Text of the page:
Hi Readers! Cathy and I had a wonderful time on Catalina Island, painting the Casino, the Fish Shack, the Via Casino archway, cruise ships and cabin cruisers. A friendly seagull was attracted to the red oil paint on Cathy’s pallette and tried to eat it! All he got was a beak full of red paint. Jason Situ, the famous Chinese landscape painter was there, he went up on Wrigley Road, looked down on the bay and did some aerial studies. Of course, Walter and Martha McNall were there along with about 10 members of our Thursday Painting group. Weather was great, although Cathy and I nearly froze when an unexpected sea breeze came along one day and caught us without our coats! We hope to come back to Catalina in the fall, you can’t do too many paintings of the island.
“There Must Be Some Other Cat” (my next cartoon short) now has a completed film pencil test, up through Sc. 26! Greg Ford has been slaving away at Larry Q’s 35mm film test camera and figured out all my wonky pan mechanics, translating them into his own math. The results look good, now I have the last third of the cartoon in test form spliced together! We should have a completed test with sound ready very soon. I don’t expect any of you readers to get as excited about this as I am, but it’s been quite a long time getting to this point, so pardon my enthusiasm!
A reader of this blog, Milton Gray, animator and cartoon historian, likes my efforts, but is tired of reading all the old comics I reprint here. He wants to see NEW comics! I don’t draw many comics personally, although that could change. My wife, Cathy Hill, drew a comic book for Mu Press called “Mad Raccoons”. It lasted seven issues, many of which are still available through Mu, go to www.mupress.com/catalogpg08.html to see the covers and order them! Cathy did enough material to fill at least one more issue. She has kindly consented to let me publish these pages for the first time here! I’m starting with a one-page story with her cat character, Mangy. Mangy was a real black cat that Cathy rescued from the Sierra Madre wilds. She had a bad case of mange on her back, which we cured with some topical ointment that smelled like barbecue sauce! We both adored her, Mangy became a loving member of the family, she let Cathy carry her around like a portfolio! The real Mangy is now playing by the Rainbow Bridge, but she lives on in comics. If you wish to comment on Mangy or anything here, write firstname.lastname@example.org.
In the old comics this week, (L’il Abner, 4/9 to 4/14/73) Bullmoose hires Barney Oldgoat, the cartoonist who created “Corporal Crock” to re-create the first issue! Barney seems to be another sly slam at Ham Fisher, but that’s just a guess. Mike Fontanelli is enjoying “Corporal Crock”:
…Still laughing over the 1973 “Corporal Crock” strips! They’re hilarious, thanks for posting them – I’d never seen them before. LI’L ABNER is the only comic strip that can still make me laugh out loud after all these years. The Bullmoose stories are proof positive that Capp was an equal opportunity satirist – he let both sides have it, with relish! I wonder why more people don’t remember that, or pretend not to remember it?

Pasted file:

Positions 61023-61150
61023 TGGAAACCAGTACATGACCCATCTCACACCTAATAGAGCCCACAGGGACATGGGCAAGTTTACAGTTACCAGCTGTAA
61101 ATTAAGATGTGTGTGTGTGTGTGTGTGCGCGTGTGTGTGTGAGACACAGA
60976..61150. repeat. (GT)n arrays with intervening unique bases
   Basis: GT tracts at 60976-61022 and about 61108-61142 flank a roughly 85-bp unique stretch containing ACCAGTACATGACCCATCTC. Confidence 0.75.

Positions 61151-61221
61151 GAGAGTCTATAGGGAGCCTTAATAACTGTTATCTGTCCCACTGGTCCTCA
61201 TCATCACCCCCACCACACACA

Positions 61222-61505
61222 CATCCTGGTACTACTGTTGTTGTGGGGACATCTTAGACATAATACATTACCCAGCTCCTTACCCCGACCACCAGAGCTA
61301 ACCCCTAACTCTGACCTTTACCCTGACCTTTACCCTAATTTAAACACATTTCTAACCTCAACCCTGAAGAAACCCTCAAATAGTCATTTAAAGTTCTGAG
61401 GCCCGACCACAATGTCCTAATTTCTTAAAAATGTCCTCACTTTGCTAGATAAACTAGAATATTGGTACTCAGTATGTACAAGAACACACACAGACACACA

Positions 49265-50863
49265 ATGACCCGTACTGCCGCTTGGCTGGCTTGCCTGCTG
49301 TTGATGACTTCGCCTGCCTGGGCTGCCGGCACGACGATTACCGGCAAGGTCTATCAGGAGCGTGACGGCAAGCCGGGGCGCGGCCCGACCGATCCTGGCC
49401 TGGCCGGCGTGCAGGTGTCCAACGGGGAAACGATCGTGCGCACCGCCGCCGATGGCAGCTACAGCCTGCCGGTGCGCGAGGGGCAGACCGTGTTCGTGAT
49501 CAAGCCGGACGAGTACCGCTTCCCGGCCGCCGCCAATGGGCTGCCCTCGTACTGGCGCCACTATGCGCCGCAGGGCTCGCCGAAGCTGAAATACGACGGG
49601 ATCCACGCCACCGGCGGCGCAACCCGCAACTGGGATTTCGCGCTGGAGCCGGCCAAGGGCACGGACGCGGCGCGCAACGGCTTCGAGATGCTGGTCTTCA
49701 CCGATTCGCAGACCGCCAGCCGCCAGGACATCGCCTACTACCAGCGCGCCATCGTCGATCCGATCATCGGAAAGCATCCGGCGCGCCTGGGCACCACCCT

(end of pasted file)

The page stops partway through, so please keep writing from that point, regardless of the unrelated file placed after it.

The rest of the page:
“Corporal Crock” flies in the face of the many, many Capp detractors who claim ABNER degenerated into a rightwing political screed after 1965. Capp continues to get a raw deal, almost three decades after his death.
BTW, I’m currently finishing the last of the Al Capp essays for ASIFA, (there are 12 in all, plus a bibliography/checklist.)
There’s a late chapter titled “MAD CAPP: Li’l Abner In The Sixties,” in which I reference the Joanie Phoanie continuity, which to my knowledge has never been reprinted before you posted them last month. Thanks again for that.
I make the point that Joan Baez herself forgave Capp decades ago, as she made clear in her memoirs from 1989. Why can’t Capp’s critics let it go already? That grudge has got whiskers, for chrissakes!
Make sure you go over to the ASIFA archives website and read Mike’s Capp pages, you’ll be glad you did, www.animationarchive.org/ . By the way, remember to click on the small comic images above, to see them at full size.
Bill Warren wrote that Corporal Crock looks like a caricature of Jack Webb to him. This could be, or maybe the stone face is a characteristic shared by both Webb and Crock. Also this week we have Marvelous Mike from 7/16 to 7/21/56; Mike and Merrie join forces to foil his phony “parents”.
“A Sample Assignment” from Felix #4 concludes and “There Auto Be A Law” commences. I love that spring neck “take” that Jim Tyer used in the last page of “A Sample Assignment”. It reminds me of Bosko’s spring neck in “Bosko, the Talk-Ink Kid”, Tyer was using 1920s style cartoon iconography in the 1960s and making it look contemporary! I love how he draws Kitty in the “Auto” story, she has such trim little ankles, and a beauty mark! Come back next week for more ancient panels, and maybe we will have some more unpublished pages from “Mad Raccoons” as well!